A request for proposal (RFP) is a solicitation, often made through a bidding process, by an agency or company interested in procurement of a commodity, service or valuable asset, to potential suppliers to submit business proposals. It is submitted early in the procurement cycle, either at the preliminary study, or procurement stage. ~ Wikipedia
The Proposal Route for Solos
“Okay, you say: all well-and-good, but what does all this have to do with me, a sole practitioner trying to make my way?” The answer: A lot! For, in essence, established firms, and some lawyers making an initial splash, are marketing their services–communicating their expertise to garner business. To be sure, in a similar vein, it is critical for those starting out, whether as GPs or ‘specialists’, to get the word out as to how then can you can help potential–even current–clients meet challenges and successfully deal with opportunities.
In this regard, you have a leg-up, if you specialize in an area of the law, such as intellectual property, corporate law, securities, tax, environmental law, etc. Indeed, many small, boutique firms have gone that route. However, that doesn’t mean that, starting out as a GP, you’re left out in the cold. You may have to start small” with the obvious goal of building your practice. Proposals are an important way to do it.
As to proposals, the well-known gold-standard firms are on the “list” to receive RFPs. At the same time, you can take a page from their book and add proposals to your marketing arsenal (although you don’t may not call it as such). Consider the attributes of “winning” competitive proposals that pull in new business. Following are some tried-and-true guidelines that you can adapt to your situation as to current clients and as to well-thought-out initiatives to expand the client base.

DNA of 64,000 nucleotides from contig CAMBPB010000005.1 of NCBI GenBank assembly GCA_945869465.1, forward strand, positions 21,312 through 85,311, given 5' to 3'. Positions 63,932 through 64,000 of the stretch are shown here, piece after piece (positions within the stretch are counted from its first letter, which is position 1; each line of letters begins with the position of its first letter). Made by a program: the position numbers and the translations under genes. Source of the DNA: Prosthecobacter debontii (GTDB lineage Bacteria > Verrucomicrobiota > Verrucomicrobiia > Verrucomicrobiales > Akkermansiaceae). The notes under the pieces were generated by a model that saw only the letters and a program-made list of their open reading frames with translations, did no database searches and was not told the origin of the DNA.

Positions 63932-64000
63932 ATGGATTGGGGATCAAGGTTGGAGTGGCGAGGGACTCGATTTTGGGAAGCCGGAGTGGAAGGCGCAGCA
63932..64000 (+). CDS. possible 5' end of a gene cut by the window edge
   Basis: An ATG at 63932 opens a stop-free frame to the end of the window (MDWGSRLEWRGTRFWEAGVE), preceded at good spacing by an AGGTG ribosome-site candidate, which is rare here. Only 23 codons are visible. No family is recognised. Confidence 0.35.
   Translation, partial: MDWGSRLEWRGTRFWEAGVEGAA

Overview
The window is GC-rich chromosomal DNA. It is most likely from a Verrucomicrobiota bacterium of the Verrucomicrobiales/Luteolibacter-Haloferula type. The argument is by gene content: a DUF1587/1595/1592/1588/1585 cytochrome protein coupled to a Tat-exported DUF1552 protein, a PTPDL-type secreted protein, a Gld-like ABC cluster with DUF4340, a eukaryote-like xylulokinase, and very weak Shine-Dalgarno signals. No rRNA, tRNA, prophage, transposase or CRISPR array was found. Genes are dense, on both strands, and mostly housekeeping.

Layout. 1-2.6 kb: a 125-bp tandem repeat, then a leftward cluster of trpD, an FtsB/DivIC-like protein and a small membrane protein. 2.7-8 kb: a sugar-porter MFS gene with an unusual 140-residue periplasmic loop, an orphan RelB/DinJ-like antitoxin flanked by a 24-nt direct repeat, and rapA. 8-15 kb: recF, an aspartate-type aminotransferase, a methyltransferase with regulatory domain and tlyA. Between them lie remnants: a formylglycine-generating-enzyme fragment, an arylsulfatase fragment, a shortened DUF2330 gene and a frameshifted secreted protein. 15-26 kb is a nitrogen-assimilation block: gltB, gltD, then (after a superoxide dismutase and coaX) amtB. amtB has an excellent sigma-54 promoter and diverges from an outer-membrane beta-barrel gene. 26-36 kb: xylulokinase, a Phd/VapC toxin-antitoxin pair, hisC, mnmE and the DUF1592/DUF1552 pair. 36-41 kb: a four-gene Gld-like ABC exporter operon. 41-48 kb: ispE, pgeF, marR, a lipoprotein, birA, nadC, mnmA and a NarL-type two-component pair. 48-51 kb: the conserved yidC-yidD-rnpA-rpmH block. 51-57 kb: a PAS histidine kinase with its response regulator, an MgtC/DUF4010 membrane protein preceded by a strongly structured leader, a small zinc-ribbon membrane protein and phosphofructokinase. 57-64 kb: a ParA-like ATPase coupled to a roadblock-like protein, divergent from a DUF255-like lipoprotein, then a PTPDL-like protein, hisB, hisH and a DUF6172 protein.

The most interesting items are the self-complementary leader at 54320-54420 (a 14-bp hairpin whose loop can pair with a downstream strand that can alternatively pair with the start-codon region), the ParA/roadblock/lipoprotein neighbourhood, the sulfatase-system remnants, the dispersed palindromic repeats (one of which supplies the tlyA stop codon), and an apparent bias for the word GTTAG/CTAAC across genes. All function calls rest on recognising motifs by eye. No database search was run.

A Proposal by Any Other Name: How to Go About It
As indicated , proposals are just one way to increase billable (or project) hours. They are, in essence, a formalized marketing tool. With regard to scale, you can just-as-easily start small; indeed, you may well have no choice. At the same time, don’t wait for the phone to ring. Make the client or prospective client want you.
For example, you prepared a buy-sell agreement for a client. Surely, you have an opening to try to expand your role. Study the business and “make a proposal” in the broadest sense of the word. Business issues fall into neat compartments that apply to many sole proprietorships, partnerships, or close corporations. As for my own experience, some years ago, I prepared a will for a client. But that work was, in a sense, in a vacuum. I broached the subject of an estate plan and was told, “We’ll get to it.” On my own, I got to work on an estate plan, incorporating business and personal considerations. They loved the draft. And “bought it.” That led to a template for similar-situated clients. Portions of the document formed the core of my proposal. Soon enough, I was off-and-running. Some other tips:
- Be Selective. In making the marketing and sales pitch, try to ensure the work will be strategic and profitable, and that you are available to do the work.
- Include an Issue Statement. An RFP response requires a statement of the issue. If you want to expand your business with a specific client, you may also include pertinent history relating to the client’s problem, its past relationship with the firm (if applicable), industry data, and immediately identifiable ramifications of the client’s situation.
- Do Your Homework. Research the company’s website and other publicly available information resources. Find out about its goals, culture, challenges, and legal needs. In this regard, be up-front with the client as to information you would like to have to prepare a proposal.
- Benefits vs. Features. After statement of the issue, your presentation should include a discussion of the benefits to the client of retaining you for the matter or transaction. The key question: What is it that distinguishes your firm as exceptionally qualified to solve the problems or take advantage of the opportunities you have identified.
- Write in a Compelling Manner. Proposals should contain interesting material that grabs the reader’s attention. Approach the document from the prospect’s viewpoint.